Just before taking my table at the grandfather's place, a screen in the hotel's elevator tells me it will be hot today, and in a few days, it will even be sweltering at 43 Celsius (about 110 Fahrenheit). But in air-conditioned Madrid, it doesn't hurt me like it would do on the Camino. Here, entering a shop or hotel lobby is all it takes to ignore the perils of a warming planet. But a few weeks ago, when walking on northern Spain's flat and dry Meseta, dealing with the increasing heat required careful planning. For instance, with these weather conditions, I would have started walking exceptionally early to be out of the sun before noon.
In Madrid, I enjoy luxuries I didn't have or searched for on the Camino, and briefly enjoying a different lifestyle in Spain's capital reminds me that on this warming planet, wealth keeps you cool. The rich can afford to pay for adaptation and continue living how they are used to, while the poor have to change considerably how they live their lives, and increasingly where they can live, to survive the new conditions.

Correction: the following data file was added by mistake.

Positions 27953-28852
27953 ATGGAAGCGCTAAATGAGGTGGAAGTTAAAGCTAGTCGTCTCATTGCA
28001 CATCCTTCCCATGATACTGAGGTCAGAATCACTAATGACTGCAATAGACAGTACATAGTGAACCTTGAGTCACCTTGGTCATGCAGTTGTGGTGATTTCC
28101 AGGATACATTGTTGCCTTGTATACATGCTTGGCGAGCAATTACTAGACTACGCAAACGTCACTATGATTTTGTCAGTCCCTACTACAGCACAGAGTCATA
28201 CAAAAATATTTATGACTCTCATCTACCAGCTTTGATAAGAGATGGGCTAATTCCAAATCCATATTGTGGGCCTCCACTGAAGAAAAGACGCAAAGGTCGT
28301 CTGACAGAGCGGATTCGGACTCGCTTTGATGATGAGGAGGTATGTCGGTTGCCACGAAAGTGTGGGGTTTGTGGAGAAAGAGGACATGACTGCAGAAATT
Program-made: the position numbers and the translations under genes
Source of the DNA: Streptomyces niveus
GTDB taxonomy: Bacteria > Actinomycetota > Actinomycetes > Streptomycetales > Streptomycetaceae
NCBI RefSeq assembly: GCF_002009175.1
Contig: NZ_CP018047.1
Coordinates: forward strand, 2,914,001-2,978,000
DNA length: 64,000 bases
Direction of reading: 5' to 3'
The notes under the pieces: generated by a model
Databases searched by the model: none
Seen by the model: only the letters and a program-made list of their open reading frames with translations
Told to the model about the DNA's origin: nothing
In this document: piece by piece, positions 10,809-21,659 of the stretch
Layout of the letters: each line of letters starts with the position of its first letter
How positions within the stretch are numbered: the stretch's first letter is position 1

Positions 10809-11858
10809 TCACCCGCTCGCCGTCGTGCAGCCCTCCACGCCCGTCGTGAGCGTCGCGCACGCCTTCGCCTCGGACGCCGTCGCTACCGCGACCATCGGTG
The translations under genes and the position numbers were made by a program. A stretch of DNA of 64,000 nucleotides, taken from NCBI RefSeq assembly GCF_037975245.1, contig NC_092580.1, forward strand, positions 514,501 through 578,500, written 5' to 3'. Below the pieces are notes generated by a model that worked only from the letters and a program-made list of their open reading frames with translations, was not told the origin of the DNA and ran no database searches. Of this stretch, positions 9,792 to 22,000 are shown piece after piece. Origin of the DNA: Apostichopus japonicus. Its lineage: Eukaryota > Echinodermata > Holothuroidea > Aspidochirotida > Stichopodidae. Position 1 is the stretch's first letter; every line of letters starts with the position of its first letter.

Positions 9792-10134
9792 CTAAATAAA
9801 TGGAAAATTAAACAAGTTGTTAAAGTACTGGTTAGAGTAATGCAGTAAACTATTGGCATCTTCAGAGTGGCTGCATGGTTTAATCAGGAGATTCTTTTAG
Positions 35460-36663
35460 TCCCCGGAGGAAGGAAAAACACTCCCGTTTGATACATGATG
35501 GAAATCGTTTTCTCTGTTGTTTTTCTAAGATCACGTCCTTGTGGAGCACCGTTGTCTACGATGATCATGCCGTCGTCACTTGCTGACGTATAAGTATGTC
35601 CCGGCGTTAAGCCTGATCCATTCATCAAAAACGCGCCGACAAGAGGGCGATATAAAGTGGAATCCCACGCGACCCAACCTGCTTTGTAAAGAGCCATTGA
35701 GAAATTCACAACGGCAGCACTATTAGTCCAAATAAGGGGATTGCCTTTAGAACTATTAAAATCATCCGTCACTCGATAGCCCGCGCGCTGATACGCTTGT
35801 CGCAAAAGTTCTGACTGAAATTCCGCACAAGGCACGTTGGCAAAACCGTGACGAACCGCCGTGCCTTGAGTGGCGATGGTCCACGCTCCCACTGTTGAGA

That is true for individuals as well as countries; a situation that is not only unfair, it is also dangerous if the rich countries that are responsible for creating climate change are the ones least triggered to dramatically change their lifestyles and economies. Installing energy-consuming air-conditioning isn't a cool solution to turn off the global heating switch. Worse: it removes a trigger for urgent action.